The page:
Chris Hogberg, Vertical Harvest Jackson General Manager, gives you a peek behind the curtain to what work life is like in our beautiful Wyoming greenhouse. Chris joined Vertical Harvest on a consulting basis three years ago and now oversees the day-to-day operations of our grow team. Chris has a background in construction and as a chef. He also ran an artisan hummus business before joining our team. Let’s dive in:
- Blog Team: Why do the carousels in the greenhouse spin? Can you give us a bit more info on the carousels?
Chris: The spinning is for a couple of reasons. First, it helps to maximize the amount of light the plants receive. So, they constantly rotate to help distribute that light intake. The second reason is ergonomics. The carousel brings the crops directly to the farmers tending them, whether it be for seeding, planting or harvesting. It helps to reduce bending over. So, by design, it helps farming be more accessible to a diverse range of farmers. The carousels were custom made by a Dutch company called Codema and Vertical Harvest is the only place that has a functional version of this model. However, this type of carousel is a challenge to keep running, so we will be simplifying to a more traditional (yet also custom and accessible) conveyor rack system in future greenhouses.
- Blog Team: Which engineering aspect of VH is the most crucial to keeping production running?
Chris: Our water system is most crucial. It contains a solution fertilized with phosphate, potassium, and nitrogen that feeds the plants. In the peak part of the day, our microgreens and petite greens get watered every 1.25 hours and the lettuce every 15 minutes, so if we run out of fertilizer or a pump goes down you’ll notice the plants drooping quite a bit. Water is really the life-blood of a hydroponic greenhouse because you have little to no soil for water retention. Water passes right over the roots of the plant in a continuous, recycled flow. If that stops, you have problems.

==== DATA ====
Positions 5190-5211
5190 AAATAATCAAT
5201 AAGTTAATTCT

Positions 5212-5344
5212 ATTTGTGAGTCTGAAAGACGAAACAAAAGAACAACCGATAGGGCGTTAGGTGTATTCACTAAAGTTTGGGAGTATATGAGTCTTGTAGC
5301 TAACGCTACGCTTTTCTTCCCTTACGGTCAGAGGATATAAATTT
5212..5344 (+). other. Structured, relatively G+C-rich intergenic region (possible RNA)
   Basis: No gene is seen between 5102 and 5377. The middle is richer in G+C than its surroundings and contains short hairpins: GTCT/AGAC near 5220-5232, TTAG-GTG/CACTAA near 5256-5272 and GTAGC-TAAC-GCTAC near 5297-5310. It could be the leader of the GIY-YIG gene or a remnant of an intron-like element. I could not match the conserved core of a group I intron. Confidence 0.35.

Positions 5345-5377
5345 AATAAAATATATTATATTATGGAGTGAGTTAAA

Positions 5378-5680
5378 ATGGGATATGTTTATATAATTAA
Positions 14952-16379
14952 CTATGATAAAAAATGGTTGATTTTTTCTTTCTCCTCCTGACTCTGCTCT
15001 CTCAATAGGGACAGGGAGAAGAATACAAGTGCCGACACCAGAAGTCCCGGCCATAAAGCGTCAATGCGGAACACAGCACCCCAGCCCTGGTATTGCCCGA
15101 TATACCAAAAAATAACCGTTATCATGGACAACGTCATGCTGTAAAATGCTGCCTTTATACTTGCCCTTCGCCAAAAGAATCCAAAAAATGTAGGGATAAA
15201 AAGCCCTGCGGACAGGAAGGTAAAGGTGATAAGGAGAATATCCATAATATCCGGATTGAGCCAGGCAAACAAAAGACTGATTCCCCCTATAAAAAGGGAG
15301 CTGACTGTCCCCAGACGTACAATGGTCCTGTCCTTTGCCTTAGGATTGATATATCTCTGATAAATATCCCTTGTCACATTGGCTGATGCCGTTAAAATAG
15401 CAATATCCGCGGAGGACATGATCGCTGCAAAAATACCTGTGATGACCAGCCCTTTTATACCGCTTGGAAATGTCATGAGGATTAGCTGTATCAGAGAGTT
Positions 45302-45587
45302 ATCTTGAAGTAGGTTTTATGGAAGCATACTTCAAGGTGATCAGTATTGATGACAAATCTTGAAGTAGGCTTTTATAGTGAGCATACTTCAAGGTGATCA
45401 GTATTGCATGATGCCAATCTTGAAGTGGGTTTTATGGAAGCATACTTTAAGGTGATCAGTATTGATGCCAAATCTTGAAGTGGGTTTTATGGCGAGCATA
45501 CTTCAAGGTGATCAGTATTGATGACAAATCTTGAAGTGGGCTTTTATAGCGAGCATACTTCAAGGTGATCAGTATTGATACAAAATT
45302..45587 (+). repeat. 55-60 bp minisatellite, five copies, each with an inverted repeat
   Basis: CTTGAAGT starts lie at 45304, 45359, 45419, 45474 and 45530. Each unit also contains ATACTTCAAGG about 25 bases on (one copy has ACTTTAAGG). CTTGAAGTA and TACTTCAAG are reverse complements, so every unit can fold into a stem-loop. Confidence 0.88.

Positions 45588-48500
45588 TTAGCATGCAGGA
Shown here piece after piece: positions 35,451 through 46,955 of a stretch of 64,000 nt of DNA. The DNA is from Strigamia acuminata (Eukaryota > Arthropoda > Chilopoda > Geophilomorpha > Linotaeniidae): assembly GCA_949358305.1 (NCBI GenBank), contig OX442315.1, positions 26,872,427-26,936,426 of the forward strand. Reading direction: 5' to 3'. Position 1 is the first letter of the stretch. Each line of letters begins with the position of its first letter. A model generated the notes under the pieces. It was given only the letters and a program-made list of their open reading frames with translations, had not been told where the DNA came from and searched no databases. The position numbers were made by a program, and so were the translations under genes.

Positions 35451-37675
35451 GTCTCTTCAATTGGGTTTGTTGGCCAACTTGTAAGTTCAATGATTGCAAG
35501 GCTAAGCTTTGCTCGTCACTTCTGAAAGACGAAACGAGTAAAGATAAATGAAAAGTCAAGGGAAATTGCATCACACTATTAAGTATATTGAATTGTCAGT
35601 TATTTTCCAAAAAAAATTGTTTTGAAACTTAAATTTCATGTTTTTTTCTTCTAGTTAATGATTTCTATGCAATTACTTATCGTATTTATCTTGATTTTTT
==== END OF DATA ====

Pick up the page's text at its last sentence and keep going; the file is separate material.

- Blog Team: What is unique about the VH building compared to other greenhouses or farms?
Chris: It is the combination of being a glass greenhouse and being a vertical farm. Greenhouses are usually one-story and rectangular and most vertical farms are tall, but enclosed, like a warehouse. We are unique in that we are vertical, but we utilize natural light. And, because of our striking glass building, we have become a community fixture that adds to the architectural beauty of the urban landscape.
- Blog Team: What changes and company growth have most impressed you over the past 5 years?
Chris: It’s so amazing to see the personal growth of everyone on the staff. None of us had a background in hydroponic farms, but we’ve each brought our very different skill sets to the accidental farmer mindset. Now, after trial and error, we really know what we are doing! But our different perspectives and abilities still help us to bring creative solutions to everyday issues. It’s personally very satisfying.
- Blog Team: In your experience, how does the Vertical Harvest mission play into your day-to-day work life?
Chris: The atmosphere is always one of joy, which is not what you usually find in a lot of workplaces. And, I think a lot of that really is due to the social component. People believe in what we do here — growing people as well as plants — so we all come to work with smiles on our faces. It is really contagious. It lends itself to people being driven and producing even more high-quality work. Our team takes a deep sense of pride in what we do here to push the business forward.